The ancestor species of modern humans and Neanderthals who lived in Spain a million years ago resorted to CANNIBALISM because it was more profitable than hunting other animals
- It is debated whether Homo antecessor is its own species or part of a known
- Their descendants evolved into Homo sapiens and Neanderthals.
- Researchers have found what they call "unquestionable signs of cannibalism"
- Their flesh was nutritious, but it was not as beneficial as other animals.
- However, due to the ease of capture and killing, it was more profitable to eat
Published: 10:16 EDT, May 9, 2019 | Updated: 11:00 EDT, May 9, 2019
A former human ancestor who lived a million years ago participated in cannibalism, scientists say.
They say that eating their own species was a good survival technique for the ancestor of Homo, since it requires spending very little energy to trap and kill them.
It is debated whether Homo ancestor is its own species or the first members of the species Homo heidelbergensis.
It is believed that their descendants evolved into Homo sapiens and Neanderthals.
The badysis found that for these hominid primates, killing other animals would have been much more difficult than eating their own species.
The researchers found "indisputable signs of cannibalism" and say that meat was nutritious for primitive people.
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An ancient human ancestor, the homo ancestor, lived a million years ago and dedicated himself to cannibalism, scientists say. These skull bones belong to the & # 39; Child of Great Dolina & # 39; and they were some of the remains studied by the researchers (file photo)
Researchers at the National Research Center on Human Evolution (CENIEH) in Spain studied the bones of seven individuals at the Spanish Gran Dolina archaeological site.
They found that the remains showed clear evidence of being cannibalized, with marks of human teeth, cuts and fractures that expose the marrow that was found.
These remains were found among nine other species of mammals and 22 individuals that were not consumed.
The researchers used a mathematical model to understand why cannibalism would occur, since there were many other prey available.
They estimated the amount of food that could have been obtained from each of the animals consumed and the effort that would have involved obtaining and processing one of these animals.
Then they calculated the cost and benefit of consuming other humans compared to the data of other dams.
They discovered that other animals had more calories per meal per bite, but the ease and lack of effort needed to trap humans made them more energy efficient in the long run.
Human bones constituted 13 percent of the hunter's calories, and the rest came from animals such as rhinos and deer, a hunt that requires more energy.
This skeleton is an example of an ancestor Homo: it is believed that it is the final common ancestor shared by Homo sapiens and Neandertals before the two species separate definitively (file photo)
"Our badyzes show that Homo antecessor, like any predator, selected its prey following the principle of optimizing the cost-benefit balance, and also shows that, considering only this balance, humans were a type of" high-ranking "prey, said Jesús Rodríguez, lead author of the study.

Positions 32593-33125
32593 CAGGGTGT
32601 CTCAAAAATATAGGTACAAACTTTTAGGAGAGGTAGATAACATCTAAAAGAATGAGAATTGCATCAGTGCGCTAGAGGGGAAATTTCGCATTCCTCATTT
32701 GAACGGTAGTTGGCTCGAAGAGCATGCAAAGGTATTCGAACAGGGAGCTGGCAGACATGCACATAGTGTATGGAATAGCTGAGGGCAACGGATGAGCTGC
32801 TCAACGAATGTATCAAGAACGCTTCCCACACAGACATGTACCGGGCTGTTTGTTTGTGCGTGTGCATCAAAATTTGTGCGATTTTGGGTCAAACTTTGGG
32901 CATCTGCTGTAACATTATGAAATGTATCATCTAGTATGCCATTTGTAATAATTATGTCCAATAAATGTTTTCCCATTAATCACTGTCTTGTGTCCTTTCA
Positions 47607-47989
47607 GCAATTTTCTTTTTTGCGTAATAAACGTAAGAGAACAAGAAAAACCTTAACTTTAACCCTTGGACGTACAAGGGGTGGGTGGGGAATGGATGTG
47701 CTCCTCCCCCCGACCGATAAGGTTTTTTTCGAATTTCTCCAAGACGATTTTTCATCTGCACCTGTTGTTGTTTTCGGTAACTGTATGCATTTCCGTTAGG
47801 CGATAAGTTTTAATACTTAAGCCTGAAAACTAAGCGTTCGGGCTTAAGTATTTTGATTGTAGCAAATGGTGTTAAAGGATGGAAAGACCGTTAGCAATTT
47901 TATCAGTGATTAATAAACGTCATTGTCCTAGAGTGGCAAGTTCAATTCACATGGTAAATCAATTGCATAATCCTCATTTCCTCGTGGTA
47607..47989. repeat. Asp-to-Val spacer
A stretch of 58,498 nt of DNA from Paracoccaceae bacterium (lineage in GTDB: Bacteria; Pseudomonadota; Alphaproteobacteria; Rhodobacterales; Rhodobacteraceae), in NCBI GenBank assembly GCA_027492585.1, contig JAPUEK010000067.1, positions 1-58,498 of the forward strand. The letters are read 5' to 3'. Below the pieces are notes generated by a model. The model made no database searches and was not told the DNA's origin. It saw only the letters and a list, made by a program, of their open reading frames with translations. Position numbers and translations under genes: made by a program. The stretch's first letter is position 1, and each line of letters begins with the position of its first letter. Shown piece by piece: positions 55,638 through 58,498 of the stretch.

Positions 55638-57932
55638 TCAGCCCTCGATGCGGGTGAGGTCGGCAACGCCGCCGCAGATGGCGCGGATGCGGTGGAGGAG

"This means that, compared to other dams, you can get a large amount of human food at low cost."
One result that surprised the researchers was that cannibalism was more common than might be expected.
"For Homo antecessor it was easier to find a human than another animal," added Ana Mateos, who participated in the study.
"One of the possible explanations for this high rate of encounter between humans could be that the cannibalized corpses were those of group members who had died for different reasons."
The research was published in the Journal of Human Evolution.
WHO WERE THE HOMO ANTECESSORS?
A realistic model of a female ancestor Homo is posed that extracts the brains of the decapitated head.
Homo antecessor is one of the first known varieties of humans discovered in Europe, dating back a million years.
It is believed that it weighed around 14 stones, it was said that the Homo antecessor was between 5.5 and 6 feet tall.
The size of their brains was approximately between 1,000 and 1,150 cm³, which is smaller than the average of the brains of 1,350 cm³ of modern humans.
It is believed that the species was right-handed, differentiating it from other apes, and may have used a symbolic language, according to archaeologists who found remains in Burgos, Spain, in 1994.
How the Homo antecessor can be related to other Homo species in Europe has a subject of fierce debate.
Many anthropologists believe that there was an evolutionary link between Homo ergaster and Homo heidelbergensis.
The archaeologist Richard Klein states that Homo antecessor was a completely different species, which evolved from Homo ergaster.
However, others claim that the Homo antecessor is actually the same species as Homo heidelbergensis, which lived in Europe between 600,000 and 250,000 years ago in the Pleistocene era.
In 2010 stone tools were found on the same site in Happisburgh, Norfolk, which is believed to have been used by the Homo predecessor.
Scientists believe that these first human species reproduce with each other on a regular basis.
Dr. Matthias Meyer, paleogeneticist at the Max Planck Institute for Evolutionary Anthropology, in Leipzig, Germany, said: "The evolutionary history of archaic humans in the Middle Pleistocene was quite complex.
It could be that both the ancestors of the Sima people and the Denisovans crossed paths with another archaic group such as Homo antecessor or Homo erectus.
"Or it's possible that the mitochondrial DNA we know of late Neanderthals comes from another group that left Africa."